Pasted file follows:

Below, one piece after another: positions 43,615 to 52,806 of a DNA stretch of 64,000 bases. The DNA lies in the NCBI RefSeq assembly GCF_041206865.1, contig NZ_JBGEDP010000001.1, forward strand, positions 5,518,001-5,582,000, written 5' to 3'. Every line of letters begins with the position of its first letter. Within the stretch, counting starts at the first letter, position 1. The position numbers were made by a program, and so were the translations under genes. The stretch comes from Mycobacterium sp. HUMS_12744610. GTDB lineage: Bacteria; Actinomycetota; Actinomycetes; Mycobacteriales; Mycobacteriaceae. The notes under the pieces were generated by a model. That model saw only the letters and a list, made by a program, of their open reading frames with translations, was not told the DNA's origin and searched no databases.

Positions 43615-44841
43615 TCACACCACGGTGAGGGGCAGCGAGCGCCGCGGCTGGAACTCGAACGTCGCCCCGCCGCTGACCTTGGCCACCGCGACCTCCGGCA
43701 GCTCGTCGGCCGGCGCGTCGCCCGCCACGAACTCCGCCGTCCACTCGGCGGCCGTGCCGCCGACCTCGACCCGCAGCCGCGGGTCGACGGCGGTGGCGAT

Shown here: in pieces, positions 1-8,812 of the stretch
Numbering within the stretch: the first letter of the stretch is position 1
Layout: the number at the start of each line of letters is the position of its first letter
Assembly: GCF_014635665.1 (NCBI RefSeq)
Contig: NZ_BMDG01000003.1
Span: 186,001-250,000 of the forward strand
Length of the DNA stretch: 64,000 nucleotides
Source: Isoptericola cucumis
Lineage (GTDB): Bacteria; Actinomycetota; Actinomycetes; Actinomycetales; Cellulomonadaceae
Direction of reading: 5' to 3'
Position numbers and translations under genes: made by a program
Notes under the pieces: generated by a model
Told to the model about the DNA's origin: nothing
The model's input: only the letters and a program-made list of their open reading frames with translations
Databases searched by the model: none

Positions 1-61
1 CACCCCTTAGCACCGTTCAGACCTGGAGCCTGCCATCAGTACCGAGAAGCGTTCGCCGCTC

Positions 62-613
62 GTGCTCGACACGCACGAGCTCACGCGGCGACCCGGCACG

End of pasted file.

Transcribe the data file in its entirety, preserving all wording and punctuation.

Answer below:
Below, one piece after another: positions 43,615 to 52,806 of a DNA stretch of 64,000 bases. The DNA lies in the NCBI RefSeq assembly GCF_041206865.1, contig NZ_JBGEDP010000001.1, forward strand, positions 5,518,001-5,582,000, written 5' to 3'. Every line of letters begins with the position of its first letter. Within the stretch, counting starts at the first letter, position 1. The position numbers were made by a program, and so were the translations under genes. The stretch comes from Mycobacterium sp. HUMS_12744610. GTDB lineage: Bacteria; Actinomycetota; Actinomycetes; Mycobacteriales; Mycobacteriaceae. The notes under the pieces were generated by a model. That model saw only the letters and a list, made by a program, of their open reading frames with translations, was not told the DNA's origin and searched no databases.

Positions 43615-44841
43615 TCACACCACGGTGAGGGGCAGCGAGCGCCGCGGCTGGAACTCGAACGTCGCCCCGCCGCTGACCTTGGCCACCGCGACCTCCGGCA
43701 GCTCGTCGGCCGGCGCGTCGCCCGCCACGAACTCCGCCGTCCACTCGGCGGCCGTGCCGCCGACCTCGACCCGCAGCCGCGGGTCGACGGCGGTGGCGAT

Shown here: in pieces, positions 1-8,812 of the stretch
Numbering within the stretch: the first letter of the stretch is position 1
Layout: the number at the start of each line of letters is the position of its first letter
Assembly: GCF_014635665.1 (NCBI RefSeq)
Contig: NZ_BMDG01000003.1
Span: 186,001-250,000 of the forward strand
Length of the DNA stretch: 64,000 nucleotides
Source: Isoptericola cucumis
Lineage (GTDB): Bacteria; Actinomycetota; Actinomycetes; Actinomycetales; Cellulomonadaceae
Direction of reading: 5' to 3'
Position numbers and translations under genes: made by a program
Notes under the pieces: generated by a model
Told to the model about the DNA's origin: nothing
The model's input: only the letters and a program-made list of their open reading frames with translations
Databases searched by the model: none

Positions 1-61
1 CACCCCTTAGCACCGTTCAGACCTGGAGCCTGCCATCAGTACCGAGAAGCGTTCGCCGCTC

Positions 62-613
62 GTGCTCGACACGCACGAGCTCACGCGGCGACCCGGCACG